Vaccine hesitancy did not start today. In fact, it did not even start in Nigeria.

The earliest antivaccination movement started in Britain when widespread smallpox vaccination began in the early 1800s, following Edward Jenner’s cowpox experiments, in which he showed he could protect a child from smallpox if he infected him or her with lymph from a cowpox blister.

For some parents, the smallpox vaccination itself induced fear and protest. Some objectors, including the local clergy, believed the vaccine was “unchristian” because it came from an animal. For other anti-vaccinators, their discontent with the smallpox vaccine reflected their general distrust in medicine and in Jenner’s ideas about disease spread. Suspicious of the vaccine’s efficacy, some skeptics alleged that smallpox resulted from decaying matter in the atmosphere. Lastly, many people objected to vaccination because they believed it violated their personal liberty, a tension that worsened as the government developed mandatory vaccine policies.

Such demonstrations and general vaccine opposition lead to the development of a commission designed to study vaccination. In 1896, the commission ruled that vaccination protected against smallpox, but suggested removing penalties for failure to vaccinate. In simpler terms, the choice of whether or not to vaccinate lies with the person.

Sounds awfully familiar, doesn’t it? Remember the COVID vaccination arguments? Nothing new under the sun. The only flaw with this law is that those who refuse to vaccinate put other people at risk and hinder the ability to eradicate a disease.

There will always be some people who will push against something new. There will always be conspiracy theories centred around mistrust. When something is free and provided by the government- we instantly doubt it. But then, why don’t we doubt government handouts? Why do we gladly collect government money in forms of loans, grants and palliatives but shy away from medicine? Why do we not refuse to collect the food distributed by government as palliatives? Or the food given out be politicians during campaigns? O! You do not think they will poison us?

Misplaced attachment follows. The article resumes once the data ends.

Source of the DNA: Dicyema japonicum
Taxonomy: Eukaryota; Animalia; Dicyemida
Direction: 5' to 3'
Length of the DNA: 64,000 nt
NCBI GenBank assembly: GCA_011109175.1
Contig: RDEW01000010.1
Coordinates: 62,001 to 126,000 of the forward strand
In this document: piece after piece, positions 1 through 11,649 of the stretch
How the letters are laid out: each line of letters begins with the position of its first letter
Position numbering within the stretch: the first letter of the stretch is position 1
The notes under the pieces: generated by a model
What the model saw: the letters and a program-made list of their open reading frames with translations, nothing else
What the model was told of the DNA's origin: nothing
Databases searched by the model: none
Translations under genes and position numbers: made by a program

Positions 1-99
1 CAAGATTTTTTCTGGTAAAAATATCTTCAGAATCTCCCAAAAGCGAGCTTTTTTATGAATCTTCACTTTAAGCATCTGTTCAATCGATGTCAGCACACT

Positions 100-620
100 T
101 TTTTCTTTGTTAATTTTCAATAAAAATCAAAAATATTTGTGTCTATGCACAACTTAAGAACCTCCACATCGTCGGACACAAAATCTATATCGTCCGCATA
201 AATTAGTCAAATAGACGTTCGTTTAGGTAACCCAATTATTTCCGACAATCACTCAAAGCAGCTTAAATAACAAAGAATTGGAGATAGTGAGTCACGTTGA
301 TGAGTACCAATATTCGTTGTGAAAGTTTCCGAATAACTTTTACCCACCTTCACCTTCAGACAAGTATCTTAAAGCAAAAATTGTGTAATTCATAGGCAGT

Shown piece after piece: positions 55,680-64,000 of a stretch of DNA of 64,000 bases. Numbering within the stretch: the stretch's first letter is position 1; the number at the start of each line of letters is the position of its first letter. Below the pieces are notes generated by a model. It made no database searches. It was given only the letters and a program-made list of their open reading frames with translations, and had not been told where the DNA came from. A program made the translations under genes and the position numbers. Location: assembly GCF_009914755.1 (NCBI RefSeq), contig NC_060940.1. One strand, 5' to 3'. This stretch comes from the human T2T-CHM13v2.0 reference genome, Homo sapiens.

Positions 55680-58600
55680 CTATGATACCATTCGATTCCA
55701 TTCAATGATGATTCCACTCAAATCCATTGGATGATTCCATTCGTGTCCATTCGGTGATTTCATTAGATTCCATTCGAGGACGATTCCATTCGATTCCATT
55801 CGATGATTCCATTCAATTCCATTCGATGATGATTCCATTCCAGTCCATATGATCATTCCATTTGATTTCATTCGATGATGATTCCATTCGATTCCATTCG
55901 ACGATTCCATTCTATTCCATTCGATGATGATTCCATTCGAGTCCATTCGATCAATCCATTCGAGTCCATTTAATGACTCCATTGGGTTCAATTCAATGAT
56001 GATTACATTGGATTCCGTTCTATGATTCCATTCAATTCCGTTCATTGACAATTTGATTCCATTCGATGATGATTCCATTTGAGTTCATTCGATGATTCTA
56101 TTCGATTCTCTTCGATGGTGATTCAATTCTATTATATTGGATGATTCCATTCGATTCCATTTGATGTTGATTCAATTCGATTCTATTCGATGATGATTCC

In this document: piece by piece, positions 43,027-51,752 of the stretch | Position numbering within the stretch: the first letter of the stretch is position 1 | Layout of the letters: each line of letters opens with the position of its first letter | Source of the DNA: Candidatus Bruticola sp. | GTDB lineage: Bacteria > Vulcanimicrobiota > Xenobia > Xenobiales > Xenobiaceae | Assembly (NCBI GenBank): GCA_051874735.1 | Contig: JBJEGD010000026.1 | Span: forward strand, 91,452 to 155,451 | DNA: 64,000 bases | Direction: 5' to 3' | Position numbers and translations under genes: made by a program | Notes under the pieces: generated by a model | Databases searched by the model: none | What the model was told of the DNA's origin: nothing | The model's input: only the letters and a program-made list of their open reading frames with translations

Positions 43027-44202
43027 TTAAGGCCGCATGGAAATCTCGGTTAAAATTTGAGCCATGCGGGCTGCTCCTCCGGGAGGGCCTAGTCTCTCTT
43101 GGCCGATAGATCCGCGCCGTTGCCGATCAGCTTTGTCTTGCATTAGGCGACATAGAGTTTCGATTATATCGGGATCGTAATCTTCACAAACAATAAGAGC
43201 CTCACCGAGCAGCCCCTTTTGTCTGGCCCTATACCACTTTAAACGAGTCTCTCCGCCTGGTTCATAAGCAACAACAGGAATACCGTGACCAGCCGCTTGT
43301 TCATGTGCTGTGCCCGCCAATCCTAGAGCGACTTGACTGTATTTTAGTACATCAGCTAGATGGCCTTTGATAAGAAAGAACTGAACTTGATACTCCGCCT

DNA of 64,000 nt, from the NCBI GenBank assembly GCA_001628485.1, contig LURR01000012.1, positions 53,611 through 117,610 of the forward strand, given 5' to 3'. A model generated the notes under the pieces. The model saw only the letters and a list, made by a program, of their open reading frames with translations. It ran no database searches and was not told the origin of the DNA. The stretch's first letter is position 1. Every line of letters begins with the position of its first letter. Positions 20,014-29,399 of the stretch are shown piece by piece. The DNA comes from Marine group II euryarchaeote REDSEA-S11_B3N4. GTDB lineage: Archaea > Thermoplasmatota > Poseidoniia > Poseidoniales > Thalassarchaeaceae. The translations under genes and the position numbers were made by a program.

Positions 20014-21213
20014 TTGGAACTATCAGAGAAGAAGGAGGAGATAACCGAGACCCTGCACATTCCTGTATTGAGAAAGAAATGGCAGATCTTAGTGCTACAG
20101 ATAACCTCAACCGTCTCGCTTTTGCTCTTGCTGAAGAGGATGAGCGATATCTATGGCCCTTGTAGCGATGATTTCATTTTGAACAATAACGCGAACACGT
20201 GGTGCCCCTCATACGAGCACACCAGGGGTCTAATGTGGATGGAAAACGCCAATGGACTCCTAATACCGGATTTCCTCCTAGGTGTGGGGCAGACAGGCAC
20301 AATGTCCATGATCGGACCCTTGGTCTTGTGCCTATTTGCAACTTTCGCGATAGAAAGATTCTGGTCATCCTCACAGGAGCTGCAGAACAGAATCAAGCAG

The HPV vaccine is here and has come to stay. The second phase of the roll-out is well underway and will target even more girls.

A study by the United States Centre for Disease Control stated that the vaccine has been licensed by the Food and Drug Administration (FDA) and it is  deemed safe and effective by the CDC.

In Nigeria, Zuliah Abdul-Azeez who specializes in Reproductive and Family Health at the Department of Health Promotion, University of Ilorin, Kwara state said the vaccine is safe and effective as there are over 160 studies demonstrating its safety.

“HPV vaccine is a product of scientific research that has been used for over 15 years in many developed and developing countries. Vaccinating a girl against cervical cancer with the HPV vaccine has been shown to be safe, effective and well tolerated, and one dose is protective against the cancer-causing HPV types,” she said.

The vaccine has been endorsed by both the National Agency for Food and Drug Administration and Control (NAFDAC) and the National Primary Health Care Development Agency (NPHCDA). Therefore, the claim that the HPV vaccine is harmful to young girls is FALSE, as the vaccine has been endorsed by relevant Nigerian health authorities and is considered safe for administration. Additionally, the claim that the HPV vaccine is being sponsored by the Bill and Melinda Gates Foundation to depopulate Nigeria is FALSE, as it is being provided for free by the Federal Ministry of Health through the NPHCDA with support from Gavi, the Vaccine Alliance, United Nations Children’s Fund (UNICEF) and WHO among other partners.

Although the time periods may have changed, the emotions and deep-rooted beliefs—whether philosophical, political, or religious—that underlie vaccine opposition have remained relatively consistent since Edward Jenner introduced vaccination. It is therefore imperative that we provide accurate and transparent information for Nigerians so that they can make informed decisions.